I converted my old 26" Cannondale hardtail MTB into a 19-pound, 700c flat bar, urban/rural path rocket. Super low maintenance and takes all the drudgery out of 40-mile commutes:



Originally Posted by charlesrg
So far I've been drawing and getting the right geometry. Haven't decided yet, have been considering Titan, XACD and Waltly.
Look into Siren of Colorado, too. They custom-fab beautiful, Lynskey/Eriksen-level ti frames...
https://www.facebook.com/sirenbicycles

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Old 10-28-15, 06:32 PM
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Originally Posted by PatrickGSR94
Since you're going custom, why not level the top tube? Level top tubes just look so much more classic to me. Or you just prefer it sloped, or need it for standover clearance?
I feel like the smaller triangles would make it less flexible. the seapost will be more extended but less flexible when pounding out of the saddle.
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Old 10-28-15, 06:58 PM
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You can leave the fenders off in winter. They are not useful -- actually a detriment in ice and now.
Hydraulics are good. I've had moisture get into brake cables and freeze them up solid.
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Old 12-19-15, 06:55 PM
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Wanted to give you guys an update on this project.

So far I've all the components and a frame diagram.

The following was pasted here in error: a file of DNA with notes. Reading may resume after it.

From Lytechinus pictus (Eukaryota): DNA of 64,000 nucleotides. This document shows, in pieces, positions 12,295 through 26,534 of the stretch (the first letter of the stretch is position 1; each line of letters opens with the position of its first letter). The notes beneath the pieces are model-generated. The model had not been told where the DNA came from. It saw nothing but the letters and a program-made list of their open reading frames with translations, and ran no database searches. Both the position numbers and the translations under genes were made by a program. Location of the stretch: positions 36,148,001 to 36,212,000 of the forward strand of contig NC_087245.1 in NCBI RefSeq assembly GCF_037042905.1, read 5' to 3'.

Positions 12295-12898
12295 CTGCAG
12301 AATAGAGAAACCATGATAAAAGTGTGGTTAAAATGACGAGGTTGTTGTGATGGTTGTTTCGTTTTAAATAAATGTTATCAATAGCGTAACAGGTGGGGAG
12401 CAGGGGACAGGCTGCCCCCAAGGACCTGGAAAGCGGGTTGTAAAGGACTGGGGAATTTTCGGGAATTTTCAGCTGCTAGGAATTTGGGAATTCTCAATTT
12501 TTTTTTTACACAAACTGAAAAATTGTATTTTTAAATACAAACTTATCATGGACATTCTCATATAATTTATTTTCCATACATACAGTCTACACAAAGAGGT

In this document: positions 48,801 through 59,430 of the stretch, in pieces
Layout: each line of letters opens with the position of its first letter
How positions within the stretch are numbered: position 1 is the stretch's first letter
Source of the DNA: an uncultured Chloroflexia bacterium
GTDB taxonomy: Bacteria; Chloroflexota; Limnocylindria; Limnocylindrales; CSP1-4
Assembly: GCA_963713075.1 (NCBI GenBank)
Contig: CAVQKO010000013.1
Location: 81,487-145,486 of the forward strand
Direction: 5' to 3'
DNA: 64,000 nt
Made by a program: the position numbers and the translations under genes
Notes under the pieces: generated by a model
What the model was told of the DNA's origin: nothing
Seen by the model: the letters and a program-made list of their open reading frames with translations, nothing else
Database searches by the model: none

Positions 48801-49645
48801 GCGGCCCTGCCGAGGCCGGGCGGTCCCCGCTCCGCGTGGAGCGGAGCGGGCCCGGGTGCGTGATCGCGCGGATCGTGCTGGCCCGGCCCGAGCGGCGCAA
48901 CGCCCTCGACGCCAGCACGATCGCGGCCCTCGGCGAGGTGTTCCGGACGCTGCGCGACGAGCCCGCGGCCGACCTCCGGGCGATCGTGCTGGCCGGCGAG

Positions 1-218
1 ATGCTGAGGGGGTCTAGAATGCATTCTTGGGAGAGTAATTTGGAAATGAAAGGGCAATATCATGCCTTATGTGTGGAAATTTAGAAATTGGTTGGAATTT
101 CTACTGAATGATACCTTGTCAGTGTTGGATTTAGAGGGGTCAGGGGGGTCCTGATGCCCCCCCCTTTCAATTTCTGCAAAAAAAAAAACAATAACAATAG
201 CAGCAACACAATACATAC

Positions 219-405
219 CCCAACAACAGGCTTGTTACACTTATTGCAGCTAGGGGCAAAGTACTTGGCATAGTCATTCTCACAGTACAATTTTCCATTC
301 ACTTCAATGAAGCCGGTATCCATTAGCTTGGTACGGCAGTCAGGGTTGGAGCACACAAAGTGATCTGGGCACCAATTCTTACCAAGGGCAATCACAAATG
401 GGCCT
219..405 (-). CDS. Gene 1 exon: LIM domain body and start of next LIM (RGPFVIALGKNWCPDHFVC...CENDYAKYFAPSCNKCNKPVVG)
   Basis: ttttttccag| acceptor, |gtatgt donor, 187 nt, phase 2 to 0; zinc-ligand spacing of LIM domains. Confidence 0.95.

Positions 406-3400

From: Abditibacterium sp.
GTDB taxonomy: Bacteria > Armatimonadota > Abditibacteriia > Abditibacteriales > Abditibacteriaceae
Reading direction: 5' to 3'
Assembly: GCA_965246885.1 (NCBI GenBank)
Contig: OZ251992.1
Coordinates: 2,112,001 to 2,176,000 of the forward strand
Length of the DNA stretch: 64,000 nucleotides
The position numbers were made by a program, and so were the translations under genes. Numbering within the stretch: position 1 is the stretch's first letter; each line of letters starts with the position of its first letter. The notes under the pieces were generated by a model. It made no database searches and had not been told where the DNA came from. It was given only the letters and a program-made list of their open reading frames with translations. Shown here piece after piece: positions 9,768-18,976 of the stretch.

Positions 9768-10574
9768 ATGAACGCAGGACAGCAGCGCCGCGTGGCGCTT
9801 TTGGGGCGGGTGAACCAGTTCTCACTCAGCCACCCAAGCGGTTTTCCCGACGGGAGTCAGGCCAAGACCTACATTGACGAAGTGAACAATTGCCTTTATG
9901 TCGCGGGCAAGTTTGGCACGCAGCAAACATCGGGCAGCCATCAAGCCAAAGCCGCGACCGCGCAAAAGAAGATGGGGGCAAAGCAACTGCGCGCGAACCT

This will run with Hydraulic brakes and Shimano Alfine Di2.


I've the wheels ready waiting for it. Perhaps will have it mid january.
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Old 12-20-15, 03:55 PM
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I think it will be a great bike, far beyond any production weeniefied pos. Glad you are going without clunky fussbucket derailleurs. Going with 180 cranks eh, good? That's what I use and I'm 5'8. ha At least the A11 has a very good gear range, The trouble with a belt drive is very limited choice. 55/26 best or 50/24 I expect for Charles. Most important is the 7th cruise gear, 73.1 or 74.3 GI. Want low 20s, then get a Rohloff.

My Rohloff and Sturmey Archer 5w certainly will now go 4,000 miles with no tinkering, except the chain. My SA has 72.5 GI in the direct drive middle, which is fabulous for cruising at 19 mph nearing wizzout. 21/ 22 mph = lugging the motor. Shifting twice from zero to 31 mph sure beats derailleur nonsense.

..... And my bike weighs double+ than this bike.